My book, An introduction to logic programming through Prolog was published by Prentice-Hall in 1996, but is long out of print. The book gives a simple introduction to the theory of logic programming, and also describes in detail an implementation of a small Prolog dialect called picoProlog by an interpreter written in Pascal.
I have reclaimed the copyright, and I am delighted to make available here:
The interpreter source is written in a minimal dialect of Pascal, avoiding many features including pointers, but using macros to overcome some of Pascal's limitations, in a style inspired by Kernighan and Plauger's book Software tools in Pascal. It comes with a translator from the Pascal dialect into C that can be used to build the interpreter and also source for the macro processor that is needed.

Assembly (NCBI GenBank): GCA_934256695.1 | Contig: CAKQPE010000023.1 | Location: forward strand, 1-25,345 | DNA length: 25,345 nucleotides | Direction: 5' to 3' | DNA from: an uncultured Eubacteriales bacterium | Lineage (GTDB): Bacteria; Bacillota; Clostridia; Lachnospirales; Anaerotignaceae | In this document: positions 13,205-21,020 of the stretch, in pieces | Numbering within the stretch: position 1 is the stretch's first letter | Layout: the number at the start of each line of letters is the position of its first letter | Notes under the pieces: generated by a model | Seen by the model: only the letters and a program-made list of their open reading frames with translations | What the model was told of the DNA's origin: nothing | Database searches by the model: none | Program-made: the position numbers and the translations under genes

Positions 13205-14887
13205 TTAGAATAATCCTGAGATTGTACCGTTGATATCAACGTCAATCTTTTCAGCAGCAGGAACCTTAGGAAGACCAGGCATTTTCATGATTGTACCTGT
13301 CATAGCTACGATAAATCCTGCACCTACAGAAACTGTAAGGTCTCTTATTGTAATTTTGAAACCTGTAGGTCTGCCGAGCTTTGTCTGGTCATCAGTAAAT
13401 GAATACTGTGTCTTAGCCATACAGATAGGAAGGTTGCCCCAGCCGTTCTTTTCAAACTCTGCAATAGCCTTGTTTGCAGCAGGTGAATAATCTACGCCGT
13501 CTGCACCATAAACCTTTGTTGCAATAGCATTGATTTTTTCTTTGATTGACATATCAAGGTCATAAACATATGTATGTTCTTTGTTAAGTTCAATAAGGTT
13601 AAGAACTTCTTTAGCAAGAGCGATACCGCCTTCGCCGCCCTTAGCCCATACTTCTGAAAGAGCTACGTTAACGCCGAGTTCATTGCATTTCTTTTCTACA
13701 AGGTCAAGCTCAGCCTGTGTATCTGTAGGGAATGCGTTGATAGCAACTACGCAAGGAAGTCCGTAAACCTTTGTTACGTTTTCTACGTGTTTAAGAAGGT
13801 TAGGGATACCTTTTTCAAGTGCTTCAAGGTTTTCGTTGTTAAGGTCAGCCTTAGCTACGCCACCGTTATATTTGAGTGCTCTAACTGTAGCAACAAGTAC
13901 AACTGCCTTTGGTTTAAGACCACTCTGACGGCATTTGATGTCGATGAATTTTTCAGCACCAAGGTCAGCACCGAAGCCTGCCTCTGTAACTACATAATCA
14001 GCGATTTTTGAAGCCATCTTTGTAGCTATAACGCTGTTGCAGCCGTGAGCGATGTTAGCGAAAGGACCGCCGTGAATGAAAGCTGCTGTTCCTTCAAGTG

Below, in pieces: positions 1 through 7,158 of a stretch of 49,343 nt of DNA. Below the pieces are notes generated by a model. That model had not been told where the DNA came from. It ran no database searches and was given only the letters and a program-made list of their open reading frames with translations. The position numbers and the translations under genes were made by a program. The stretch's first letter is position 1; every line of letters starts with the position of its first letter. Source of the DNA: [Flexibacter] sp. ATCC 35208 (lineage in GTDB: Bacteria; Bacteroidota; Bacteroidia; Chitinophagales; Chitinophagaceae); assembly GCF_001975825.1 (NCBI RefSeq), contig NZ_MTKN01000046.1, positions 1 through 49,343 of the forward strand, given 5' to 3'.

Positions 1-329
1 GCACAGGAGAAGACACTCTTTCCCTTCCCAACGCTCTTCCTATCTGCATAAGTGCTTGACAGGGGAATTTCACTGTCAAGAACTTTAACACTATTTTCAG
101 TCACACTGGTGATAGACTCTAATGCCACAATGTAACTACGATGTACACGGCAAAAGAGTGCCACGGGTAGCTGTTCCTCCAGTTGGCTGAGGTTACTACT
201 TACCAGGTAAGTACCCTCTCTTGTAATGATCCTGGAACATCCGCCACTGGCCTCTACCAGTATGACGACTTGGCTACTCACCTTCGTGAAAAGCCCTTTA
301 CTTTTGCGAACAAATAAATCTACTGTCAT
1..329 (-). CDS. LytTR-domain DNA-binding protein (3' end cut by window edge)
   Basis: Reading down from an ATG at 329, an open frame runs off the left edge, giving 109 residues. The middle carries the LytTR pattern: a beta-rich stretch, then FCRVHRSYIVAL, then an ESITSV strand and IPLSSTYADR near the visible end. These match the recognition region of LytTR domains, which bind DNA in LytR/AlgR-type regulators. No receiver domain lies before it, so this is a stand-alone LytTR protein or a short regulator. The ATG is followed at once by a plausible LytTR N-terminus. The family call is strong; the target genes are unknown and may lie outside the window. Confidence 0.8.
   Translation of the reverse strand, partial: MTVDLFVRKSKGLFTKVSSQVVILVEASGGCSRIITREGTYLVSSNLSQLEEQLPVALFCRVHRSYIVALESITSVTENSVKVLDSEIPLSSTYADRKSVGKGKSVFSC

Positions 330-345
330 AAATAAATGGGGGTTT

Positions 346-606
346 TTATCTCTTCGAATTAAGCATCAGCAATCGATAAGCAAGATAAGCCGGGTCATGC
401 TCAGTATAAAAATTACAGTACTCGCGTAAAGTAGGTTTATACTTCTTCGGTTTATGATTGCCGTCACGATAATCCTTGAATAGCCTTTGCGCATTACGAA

To build the interpreter on a Linux machine, just extract the tar file and type
make. The building happens in several stages:
- First, the Pascal-to-C translator
ptcis built from C source, including a lexer and parser written with lex and yacc. The file README gives some details of the very restricted Pascal subset accepted by this translator.
ptcis used to build the macro processor
- Finally, the picoProlog interpreter is built from the source code in the file
pprolog.xby first expanding macros using
pppto obtain a file
pprolog.p, then translating to C with
ptc, and lastly compiling the C code.
Text and software copyright © J. M. Spivey, 1996, 2002, 2010.
Please note that I have not placed the copyright of this work in the public domain. Nevertheless, I freely grant permission to make copies of the whole work for any purpose except direct commercial gain. I retain all other rights, including but not limited to the right to make translations and derivative works, and the right to make extracts and copies of parts of the work. Fair quotation is permitted according to usual scholarly conventions.